Williams, Frederick: Petition, Lynchburg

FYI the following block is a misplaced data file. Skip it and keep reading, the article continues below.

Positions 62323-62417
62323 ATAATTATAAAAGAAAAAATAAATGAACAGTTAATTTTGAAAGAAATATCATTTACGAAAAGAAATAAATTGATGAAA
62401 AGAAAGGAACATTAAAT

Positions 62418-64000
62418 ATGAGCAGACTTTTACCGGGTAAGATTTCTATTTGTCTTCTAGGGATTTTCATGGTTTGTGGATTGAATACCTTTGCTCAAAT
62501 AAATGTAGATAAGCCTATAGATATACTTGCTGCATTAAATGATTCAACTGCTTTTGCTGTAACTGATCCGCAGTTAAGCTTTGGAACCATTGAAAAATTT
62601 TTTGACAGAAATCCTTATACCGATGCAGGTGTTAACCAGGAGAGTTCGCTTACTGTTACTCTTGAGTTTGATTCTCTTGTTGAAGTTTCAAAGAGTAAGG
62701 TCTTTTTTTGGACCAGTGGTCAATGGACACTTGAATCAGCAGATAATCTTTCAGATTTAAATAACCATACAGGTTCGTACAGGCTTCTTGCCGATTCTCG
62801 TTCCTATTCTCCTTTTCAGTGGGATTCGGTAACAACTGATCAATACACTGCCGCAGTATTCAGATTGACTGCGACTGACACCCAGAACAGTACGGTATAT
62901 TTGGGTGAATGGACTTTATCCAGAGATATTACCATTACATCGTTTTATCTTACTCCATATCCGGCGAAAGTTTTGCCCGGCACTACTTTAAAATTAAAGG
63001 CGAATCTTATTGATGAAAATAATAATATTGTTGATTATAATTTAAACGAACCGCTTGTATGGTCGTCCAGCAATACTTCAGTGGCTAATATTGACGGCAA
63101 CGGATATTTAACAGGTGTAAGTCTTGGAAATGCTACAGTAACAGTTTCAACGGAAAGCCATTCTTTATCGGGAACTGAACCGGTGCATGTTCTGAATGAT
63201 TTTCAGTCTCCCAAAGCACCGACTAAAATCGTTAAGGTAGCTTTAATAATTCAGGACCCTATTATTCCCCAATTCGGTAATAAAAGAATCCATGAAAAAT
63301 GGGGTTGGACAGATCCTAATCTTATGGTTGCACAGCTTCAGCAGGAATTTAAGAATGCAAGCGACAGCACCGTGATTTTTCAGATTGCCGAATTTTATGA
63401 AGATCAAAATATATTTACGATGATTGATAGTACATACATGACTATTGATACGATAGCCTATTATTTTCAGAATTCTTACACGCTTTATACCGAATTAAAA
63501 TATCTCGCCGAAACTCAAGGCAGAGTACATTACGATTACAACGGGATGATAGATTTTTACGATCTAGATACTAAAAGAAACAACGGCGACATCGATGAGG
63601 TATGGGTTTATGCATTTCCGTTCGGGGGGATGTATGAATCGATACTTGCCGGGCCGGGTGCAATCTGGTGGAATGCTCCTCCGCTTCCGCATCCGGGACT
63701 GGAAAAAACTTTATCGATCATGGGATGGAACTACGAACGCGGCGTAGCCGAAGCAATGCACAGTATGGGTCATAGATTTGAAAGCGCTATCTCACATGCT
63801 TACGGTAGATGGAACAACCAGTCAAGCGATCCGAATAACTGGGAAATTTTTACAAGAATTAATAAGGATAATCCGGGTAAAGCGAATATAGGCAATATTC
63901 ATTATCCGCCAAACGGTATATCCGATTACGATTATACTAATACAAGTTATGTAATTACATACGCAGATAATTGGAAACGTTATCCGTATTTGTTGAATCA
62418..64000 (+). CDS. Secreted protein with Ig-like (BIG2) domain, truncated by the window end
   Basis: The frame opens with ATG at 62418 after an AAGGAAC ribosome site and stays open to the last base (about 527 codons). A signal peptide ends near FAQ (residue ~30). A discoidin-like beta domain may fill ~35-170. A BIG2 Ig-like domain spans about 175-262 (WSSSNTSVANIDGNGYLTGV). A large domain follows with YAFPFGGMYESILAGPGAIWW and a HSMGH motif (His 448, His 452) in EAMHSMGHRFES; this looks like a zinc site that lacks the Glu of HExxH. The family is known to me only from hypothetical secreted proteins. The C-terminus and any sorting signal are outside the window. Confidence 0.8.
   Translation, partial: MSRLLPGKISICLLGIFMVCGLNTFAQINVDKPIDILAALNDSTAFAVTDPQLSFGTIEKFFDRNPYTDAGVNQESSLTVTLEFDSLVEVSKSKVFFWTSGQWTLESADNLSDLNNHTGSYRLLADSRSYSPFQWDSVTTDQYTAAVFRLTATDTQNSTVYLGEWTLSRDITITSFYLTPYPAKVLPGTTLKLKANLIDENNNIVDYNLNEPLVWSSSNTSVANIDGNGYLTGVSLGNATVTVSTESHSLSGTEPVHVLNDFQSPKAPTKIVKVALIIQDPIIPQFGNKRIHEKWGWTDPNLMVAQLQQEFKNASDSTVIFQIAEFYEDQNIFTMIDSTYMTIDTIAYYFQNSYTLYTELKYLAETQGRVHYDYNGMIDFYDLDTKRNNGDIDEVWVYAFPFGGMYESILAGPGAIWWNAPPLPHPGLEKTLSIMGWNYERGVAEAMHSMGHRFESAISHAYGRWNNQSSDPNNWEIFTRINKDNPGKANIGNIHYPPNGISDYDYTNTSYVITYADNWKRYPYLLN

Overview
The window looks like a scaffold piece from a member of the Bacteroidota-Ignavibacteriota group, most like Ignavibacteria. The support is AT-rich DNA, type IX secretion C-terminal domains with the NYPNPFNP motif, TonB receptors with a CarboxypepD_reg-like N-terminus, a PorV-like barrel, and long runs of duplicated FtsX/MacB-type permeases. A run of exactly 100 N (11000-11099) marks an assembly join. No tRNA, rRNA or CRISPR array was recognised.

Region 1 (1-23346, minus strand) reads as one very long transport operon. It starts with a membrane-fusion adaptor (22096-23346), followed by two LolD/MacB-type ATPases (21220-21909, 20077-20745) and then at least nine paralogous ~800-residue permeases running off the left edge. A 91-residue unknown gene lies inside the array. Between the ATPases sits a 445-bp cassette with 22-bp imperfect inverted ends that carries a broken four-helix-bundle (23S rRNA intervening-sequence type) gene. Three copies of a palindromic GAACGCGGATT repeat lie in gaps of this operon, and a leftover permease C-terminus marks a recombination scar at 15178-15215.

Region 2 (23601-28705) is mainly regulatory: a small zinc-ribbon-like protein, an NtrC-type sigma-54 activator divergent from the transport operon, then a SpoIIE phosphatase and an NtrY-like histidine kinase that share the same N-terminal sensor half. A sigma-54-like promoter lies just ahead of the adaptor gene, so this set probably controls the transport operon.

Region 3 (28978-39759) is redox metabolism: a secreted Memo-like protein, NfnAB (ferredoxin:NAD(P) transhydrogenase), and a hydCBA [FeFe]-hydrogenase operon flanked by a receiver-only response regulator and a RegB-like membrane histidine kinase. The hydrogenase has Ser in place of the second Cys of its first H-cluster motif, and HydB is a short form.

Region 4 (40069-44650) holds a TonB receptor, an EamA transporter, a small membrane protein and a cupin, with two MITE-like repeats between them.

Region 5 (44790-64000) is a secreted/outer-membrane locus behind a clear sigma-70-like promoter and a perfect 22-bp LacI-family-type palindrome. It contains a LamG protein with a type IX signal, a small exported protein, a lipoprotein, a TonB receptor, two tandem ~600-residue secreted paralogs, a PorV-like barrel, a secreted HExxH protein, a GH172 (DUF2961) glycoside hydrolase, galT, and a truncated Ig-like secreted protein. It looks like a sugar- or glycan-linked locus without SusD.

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To the General Assembly of Virginia. The memorial of Frederick Williams a free man of color respectfully represents: that he is now about forty years of age, that he has lived in the town of Lynchburg more than twenty years, the slave of a certain Joseph E. Royall, during the whole of which time, as well as the former part of his life, he has endeavored so to demean himself as to [illegible] and obtain the good opinion of his master and all others to whom he is known. Such has been the general good conduct of your memorialist, that by [illegible], industry, and the kind benevolence of a most indulgent master, he has been enabled to purchase his freedom, and is now in possession of the evidences of his emancipation. Many years ago your memorialist married a wife, to whom he is attached by the strongest of earthly ties, & by whom he has had four children, who are all still living: Thus it is not in his power to purchase, and he is advised, that under the laws of the land as they now exist, he has but two alternatives, either to remain in his native state & subject himself to be sold & again become a slave or forever banish himself from his country, his friends, his wife & his children! Your memorialist therefore humbly prays your Honorable Body to take his case into consideration, and that a law may pass authorising him to remain in his native state, upon such terms & conditions as